Pouzaud and others (2009) assessed seafood consumption patterns and intake of MeHg and omega-3 fatty acids among 161 pregnant French women living in a coastal region with high-fish consumption. The authors used the food frequency questionnaire from the CALIPSO study to obtain seafood consumption data for women at both 12 and 32 wk of pregnancy. Portion sizes were estimated based on a catalog of photos presented to the study participant. At both time points, hair samples were obtained for MeHg testing and body weights were recorded. At week 12, participants had a mean seafood consumption of 322 g/wk and an average body weight of 60 kg, compared to a mean seafood consumption of 309 g/wk and average body weight of 73 kg at week 32. The mean dietary exposure to MeHg from seafood was not significantly different at the 2 time points, with an overall range of 0.6 to 0.7 μg/kg bw/wk. There was also no significant difference in the hair MeHg concentrations across the 2 time points, which ranged from 0.1 to 3.7 ppm, with a mean of 0.8 ppm. Overall, about 5% of the women were exceeding the PTWI for MeHg, similar to results of previous studies on women of childbearing age (Crépet and others 2005; Verger and others 2007), and about 50% of the women were not obtaining the RDA of 500 mg/d for long-chain omega-3 PUFAs. The authors used a cluster analysis tool to group the study participants into 5 different categories related to fish consumption and exposure levels, and found that only women consuming a high proportion of fatty fish meet the RDA for omega-3 fatty acids without exceeding the PTWI for MeHg.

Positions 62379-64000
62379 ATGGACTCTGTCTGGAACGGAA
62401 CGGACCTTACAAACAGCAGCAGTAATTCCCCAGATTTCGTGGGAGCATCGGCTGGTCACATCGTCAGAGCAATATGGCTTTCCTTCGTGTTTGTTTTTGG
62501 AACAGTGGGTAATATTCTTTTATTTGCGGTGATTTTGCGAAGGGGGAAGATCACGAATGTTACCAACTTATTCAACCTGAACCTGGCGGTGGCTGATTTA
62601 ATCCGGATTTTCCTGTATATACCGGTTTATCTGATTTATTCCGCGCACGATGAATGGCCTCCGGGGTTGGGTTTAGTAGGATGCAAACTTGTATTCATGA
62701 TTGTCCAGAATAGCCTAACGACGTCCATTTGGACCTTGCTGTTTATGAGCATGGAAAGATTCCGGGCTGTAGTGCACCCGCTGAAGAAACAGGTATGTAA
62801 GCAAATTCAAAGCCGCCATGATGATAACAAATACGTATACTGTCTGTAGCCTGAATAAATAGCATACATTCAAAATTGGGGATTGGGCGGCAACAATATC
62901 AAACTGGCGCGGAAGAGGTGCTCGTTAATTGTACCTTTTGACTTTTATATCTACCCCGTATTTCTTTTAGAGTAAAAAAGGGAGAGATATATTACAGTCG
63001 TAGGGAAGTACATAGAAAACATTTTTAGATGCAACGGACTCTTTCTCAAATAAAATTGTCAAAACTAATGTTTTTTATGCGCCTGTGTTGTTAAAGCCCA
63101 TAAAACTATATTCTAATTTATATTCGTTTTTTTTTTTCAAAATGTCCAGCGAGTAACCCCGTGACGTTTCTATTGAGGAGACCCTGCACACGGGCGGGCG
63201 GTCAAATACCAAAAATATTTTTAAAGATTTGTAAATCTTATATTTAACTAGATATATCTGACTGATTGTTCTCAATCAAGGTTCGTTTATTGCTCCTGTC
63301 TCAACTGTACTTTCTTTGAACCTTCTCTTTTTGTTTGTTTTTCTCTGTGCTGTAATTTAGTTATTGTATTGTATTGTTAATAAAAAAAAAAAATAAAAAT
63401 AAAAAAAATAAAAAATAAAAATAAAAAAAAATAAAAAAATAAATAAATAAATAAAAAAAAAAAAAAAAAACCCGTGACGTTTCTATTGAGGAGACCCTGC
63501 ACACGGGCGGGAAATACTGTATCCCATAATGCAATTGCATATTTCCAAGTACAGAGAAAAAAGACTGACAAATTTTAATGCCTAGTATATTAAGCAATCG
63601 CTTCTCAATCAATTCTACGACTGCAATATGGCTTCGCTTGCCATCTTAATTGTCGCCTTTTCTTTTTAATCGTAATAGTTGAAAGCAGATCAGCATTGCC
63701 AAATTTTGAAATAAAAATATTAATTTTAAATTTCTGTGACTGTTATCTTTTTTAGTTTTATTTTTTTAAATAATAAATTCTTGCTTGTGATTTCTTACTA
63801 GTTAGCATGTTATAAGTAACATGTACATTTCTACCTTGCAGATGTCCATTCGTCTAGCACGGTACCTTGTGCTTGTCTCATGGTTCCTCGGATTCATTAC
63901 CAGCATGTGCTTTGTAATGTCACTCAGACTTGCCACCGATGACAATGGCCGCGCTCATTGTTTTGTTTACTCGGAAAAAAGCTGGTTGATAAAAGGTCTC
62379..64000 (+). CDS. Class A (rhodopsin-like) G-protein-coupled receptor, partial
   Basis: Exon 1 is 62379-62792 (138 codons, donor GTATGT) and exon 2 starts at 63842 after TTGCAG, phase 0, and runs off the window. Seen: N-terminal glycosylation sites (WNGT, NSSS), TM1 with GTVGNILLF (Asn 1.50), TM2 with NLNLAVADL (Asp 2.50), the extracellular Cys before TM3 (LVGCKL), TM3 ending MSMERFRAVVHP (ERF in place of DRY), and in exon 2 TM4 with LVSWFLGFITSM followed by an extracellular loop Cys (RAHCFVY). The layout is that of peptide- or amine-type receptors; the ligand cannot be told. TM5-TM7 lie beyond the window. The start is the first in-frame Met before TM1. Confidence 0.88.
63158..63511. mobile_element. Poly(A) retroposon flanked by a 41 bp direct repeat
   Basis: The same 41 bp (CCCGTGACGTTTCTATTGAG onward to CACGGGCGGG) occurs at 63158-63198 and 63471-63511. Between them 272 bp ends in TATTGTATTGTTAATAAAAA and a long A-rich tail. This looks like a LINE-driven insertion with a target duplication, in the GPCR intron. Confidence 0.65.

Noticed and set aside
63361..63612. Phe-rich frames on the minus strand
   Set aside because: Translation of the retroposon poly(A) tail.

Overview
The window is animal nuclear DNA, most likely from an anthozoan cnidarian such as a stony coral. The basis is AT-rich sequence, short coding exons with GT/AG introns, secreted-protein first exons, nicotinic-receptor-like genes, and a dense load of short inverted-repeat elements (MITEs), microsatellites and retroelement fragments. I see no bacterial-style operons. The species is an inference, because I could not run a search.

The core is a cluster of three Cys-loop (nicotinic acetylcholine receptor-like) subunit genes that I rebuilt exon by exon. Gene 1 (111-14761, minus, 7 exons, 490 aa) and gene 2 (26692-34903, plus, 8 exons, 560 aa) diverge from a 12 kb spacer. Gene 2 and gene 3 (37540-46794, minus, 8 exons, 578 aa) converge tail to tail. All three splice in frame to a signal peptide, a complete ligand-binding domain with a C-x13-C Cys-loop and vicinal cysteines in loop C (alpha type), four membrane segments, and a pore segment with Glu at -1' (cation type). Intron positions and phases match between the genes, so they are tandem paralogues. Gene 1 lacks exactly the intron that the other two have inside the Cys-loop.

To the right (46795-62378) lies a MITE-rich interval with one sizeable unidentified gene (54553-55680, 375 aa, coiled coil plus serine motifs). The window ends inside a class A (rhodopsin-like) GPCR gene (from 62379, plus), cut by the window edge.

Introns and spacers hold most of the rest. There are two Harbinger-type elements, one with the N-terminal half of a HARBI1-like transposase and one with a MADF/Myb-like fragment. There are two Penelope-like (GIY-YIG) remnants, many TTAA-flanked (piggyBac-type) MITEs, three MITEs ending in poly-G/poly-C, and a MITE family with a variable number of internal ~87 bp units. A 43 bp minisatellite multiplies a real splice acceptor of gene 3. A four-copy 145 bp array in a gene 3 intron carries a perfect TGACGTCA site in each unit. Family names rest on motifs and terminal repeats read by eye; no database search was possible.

Domingo and others (2007a) estimated dietary exposure to DHA + EPA and chemical contaminants among Spanish consumers. The authors measured fatty acids, metals (Hg, Cd, Pb), and organic pollutants (dioxins, dl PCBs, polybrominated diphenyl ethers (PBDEs), polychlorinated diphenyl ethers (PCDEs), HCB, polychlorinated naphthalene (PCNs), and (PAHs) in the edible portions of the top 14 species consumed in Spain. Daily consumption rates of these 14 species were calculated for a 70-kg male based on consumption data obtained previously and a standard meal size of 227 g. The average EPA + DHA intake was determined to be 244 mg/d, which is very close to the level recommended by FAO/WHO (250 mg/d). The estimated intakes of total Hg (0.14 μg/kg bw/d), Cd (0.02 μg/kg bw/d), and Pb (0.03 μg/kg bw/d) were all below the provisional tolerable intakes established by the FAO/WHO for these compounds (Table 2). When the correction factor of 0.85 is applied to the total Hg intake, the MeHg intake can be estimated at 0.12 μg/kg bw/d, which is below the PTWI but slightly above the RfD established by the U.S. EPA. The estimated intakes of dioxins and dl PCBs (0.54 pg TEQ/kg bw/d) as well as HCB (0.16 ng/kg bw/d) were all below the PTWIs established by FAO/WHO for noncarcinogenic effects. The total intake of 7 carcinogenic PAHs was associated with an increased cancer risk of 0.27 × 10−6 (that is, 2.7 incidences of cancer per 10000000 people) resulting from chronic exposure over a 70-y life span, based on EPA CSFs. Tolerable intake limits have not been established for PBDEs, PCDEs, and PCNs, which had estimated exposure levels of 0.30, 0.56, and 0.02 ng/kg bw/d, respectively. The authors did not report the percentage of the target population that may be at risk from excess exposure to contaminants or deficient intake of EPA + DHA. In order to help consumers remain below exposure limits for carcinogenic and noncarcinogenic effects, the authors developed recommended monthly fish consumption guidelines for the top 14 fish in Spain. They determined the greatest noncarcinogenic risk to be from MeHg exposure, and recommended limiting consumption of tuna to 2 meals per month and swordfish to 0.5 meals per month. The greatest carcinogenic risk was determined to be from PAHs and dioxins. To remain below PAH exposure limits, recommended consumption levels were calculated to be between 0.5 (clam/mussel/shrimp) and 4 (hake/red mullet/sole/cuttlefish/squid) meals per month, depending on the species. To remain below dioxin exposure limits recommended consumption levels were calculated to be between 1 (red mullet) and 16 (hake or cuttlefish) meals per month, depending on fish species. However, the authors did not compare the risks of reducing fish consumption to these levels in terms of the concomitant decreased intake of EPA + DHA that would occur and the subsequent increases in risk of cardiovascular disease and mortality. In a companion paper, Domingo and others (2007b) presented an interactive risk-benefit online tool that allows the consumer to input their weight, meal size, and consumption frequency in order to calculate their intake of EPA + DHA and exposure to metals and organic pollutants from the 14 seafood types examined above.